The New Mexico State University College of Agricultural, Consumer and Environmental Sciences was awarded a grant of $8.9 million to conduct research concerning how to increase the sustainability of beef production in the Southwest region of the U.S.
Project Director and Professor of Rangeland Science, Andres Cibils, said the research is a coordinated agricultural project that besides research, also involves extension and k-12 education. The project will be testing three strategies to increase sustainability of beef production.
“The strategies are: use of heritage genetics, in this case Criollo cattle; precision ranching, and alternative beef supply chain options,” Cibils said. “Beef production on southwest ranches and in the Ogallala region, where most of the southwest calves are finished, [are] under increased pressures due to climate change (hotter and drier conditions) and markets. Our project seeks [to] address these challenges.”
As this is a study for beef sustainability, Cibils was asked about the breeds of beef cattle the data would be collected from.
“We will be using Raramuri Criollo cattle and will compare them to Angus and Brangus cattle on [the] five ranches located in New Mexico, California, Utah, and South Dakota and two feed lots located in New Mexico and Texas,” Cibil said.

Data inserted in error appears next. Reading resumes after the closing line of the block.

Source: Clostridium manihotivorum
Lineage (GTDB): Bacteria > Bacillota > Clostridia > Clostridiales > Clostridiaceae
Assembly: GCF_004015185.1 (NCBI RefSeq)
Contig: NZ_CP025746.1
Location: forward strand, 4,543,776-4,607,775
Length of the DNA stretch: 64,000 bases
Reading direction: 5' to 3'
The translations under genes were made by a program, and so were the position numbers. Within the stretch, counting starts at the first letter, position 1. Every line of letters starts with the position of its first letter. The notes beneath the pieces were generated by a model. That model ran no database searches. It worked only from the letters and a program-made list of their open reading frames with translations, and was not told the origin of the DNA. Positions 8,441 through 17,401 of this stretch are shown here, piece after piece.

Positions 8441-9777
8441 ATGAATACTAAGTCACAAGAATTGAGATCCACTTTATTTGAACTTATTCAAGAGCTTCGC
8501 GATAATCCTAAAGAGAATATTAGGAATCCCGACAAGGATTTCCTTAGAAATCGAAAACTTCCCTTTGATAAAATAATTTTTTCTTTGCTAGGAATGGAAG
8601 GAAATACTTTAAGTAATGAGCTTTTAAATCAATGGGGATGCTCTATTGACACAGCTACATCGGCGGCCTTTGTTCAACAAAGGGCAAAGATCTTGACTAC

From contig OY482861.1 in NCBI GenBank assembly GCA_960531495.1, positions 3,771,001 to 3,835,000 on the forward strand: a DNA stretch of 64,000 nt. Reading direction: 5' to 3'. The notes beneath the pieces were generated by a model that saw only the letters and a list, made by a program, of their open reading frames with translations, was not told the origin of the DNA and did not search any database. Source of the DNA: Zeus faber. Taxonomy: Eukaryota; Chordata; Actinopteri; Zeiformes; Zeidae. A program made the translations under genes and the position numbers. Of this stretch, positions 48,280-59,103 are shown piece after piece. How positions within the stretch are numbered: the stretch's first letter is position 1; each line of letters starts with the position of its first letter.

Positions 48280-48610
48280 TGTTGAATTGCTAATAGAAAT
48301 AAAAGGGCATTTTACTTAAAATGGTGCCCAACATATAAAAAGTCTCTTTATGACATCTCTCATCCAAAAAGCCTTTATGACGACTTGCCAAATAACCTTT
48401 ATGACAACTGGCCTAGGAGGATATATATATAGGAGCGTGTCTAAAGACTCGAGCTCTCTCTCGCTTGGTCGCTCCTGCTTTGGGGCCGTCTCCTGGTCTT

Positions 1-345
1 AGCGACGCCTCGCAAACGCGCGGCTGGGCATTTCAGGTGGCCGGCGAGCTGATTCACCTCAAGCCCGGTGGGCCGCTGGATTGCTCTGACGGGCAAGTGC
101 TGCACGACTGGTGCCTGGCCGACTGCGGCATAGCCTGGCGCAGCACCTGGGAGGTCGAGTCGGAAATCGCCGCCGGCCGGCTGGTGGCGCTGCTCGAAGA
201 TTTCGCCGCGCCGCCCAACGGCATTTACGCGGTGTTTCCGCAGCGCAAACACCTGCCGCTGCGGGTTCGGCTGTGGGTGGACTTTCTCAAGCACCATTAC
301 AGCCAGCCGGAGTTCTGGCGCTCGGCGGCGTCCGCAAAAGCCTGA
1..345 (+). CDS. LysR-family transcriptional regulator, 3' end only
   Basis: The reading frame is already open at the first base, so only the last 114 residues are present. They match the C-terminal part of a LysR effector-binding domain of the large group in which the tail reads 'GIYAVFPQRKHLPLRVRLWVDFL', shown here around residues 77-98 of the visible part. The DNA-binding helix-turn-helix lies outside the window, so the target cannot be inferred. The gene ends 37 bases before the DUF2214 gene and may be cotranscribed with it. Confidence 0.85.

NMSU student Angel Silva expressed her interest in the research project.
“Climate change is a thing, and it’s happening right now,” Silva said. “In a way, I’m glad that we’re doing this because we’re seeing what we need to change and how we can do that.”
According to Cibils, a multidisciplinary team submitted the grant proposal to the National Institute of Food and Agriculture’s Sustainable Agricultural Systems program. NIFA is a federal agency under the U.S. Department of Agriculture. The program is a highly competitive process where only six grants were awarded nation-wide in 2019.
The multidisciplinary team is composed of scientists and extension specialists from NMSU, the USDA, Agriculture Research Service, Jornada Experimental Range, ARS Climate Hubs, Texas A&M University, Kansas State University, other ARS labs and two science education non-governmental organizations.
When asked, Cibils said NMSU students were also working with the research team on the project. Other students who may be interested in the research have the opportunity to apply by emailing Cibils.
The project commenced Aug. 1, 2019 and will take approximately five to six years. During this time, ranchers will be cooperating with the team. Research and data will be collected on five ranches and two feedlots. One feedlot will be located in New Mexico and the second in Texas.